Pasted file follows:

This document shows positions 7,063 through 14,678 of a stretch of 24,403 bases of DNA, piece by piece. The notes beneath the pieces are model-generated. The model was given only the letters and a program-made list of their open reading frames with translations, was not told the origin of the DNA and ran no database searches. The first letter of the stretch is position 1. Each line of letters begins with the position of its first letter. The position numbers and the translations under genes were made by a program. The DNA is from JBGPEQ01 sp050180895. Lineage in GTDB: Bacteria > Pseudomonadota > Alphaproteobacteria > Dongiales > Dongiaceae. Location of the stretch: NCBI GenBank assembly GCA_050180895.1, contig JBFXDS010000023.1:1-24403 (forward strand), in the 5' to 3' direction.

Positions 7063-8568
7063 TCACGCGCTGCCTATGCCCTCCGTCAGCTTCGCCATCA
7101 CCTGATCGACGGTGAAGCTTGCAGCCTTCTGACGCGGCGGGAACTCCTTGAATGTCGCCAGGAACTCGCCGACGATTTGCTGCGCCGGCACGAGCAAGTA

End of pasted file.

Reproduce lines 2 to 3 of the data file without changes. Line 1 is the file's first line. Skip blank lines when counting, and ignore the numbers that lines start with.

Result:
Positions 7063-8568
7063 TCACGCGCTGCCTATGCCCTCCGTCAGCTTCGCCATCA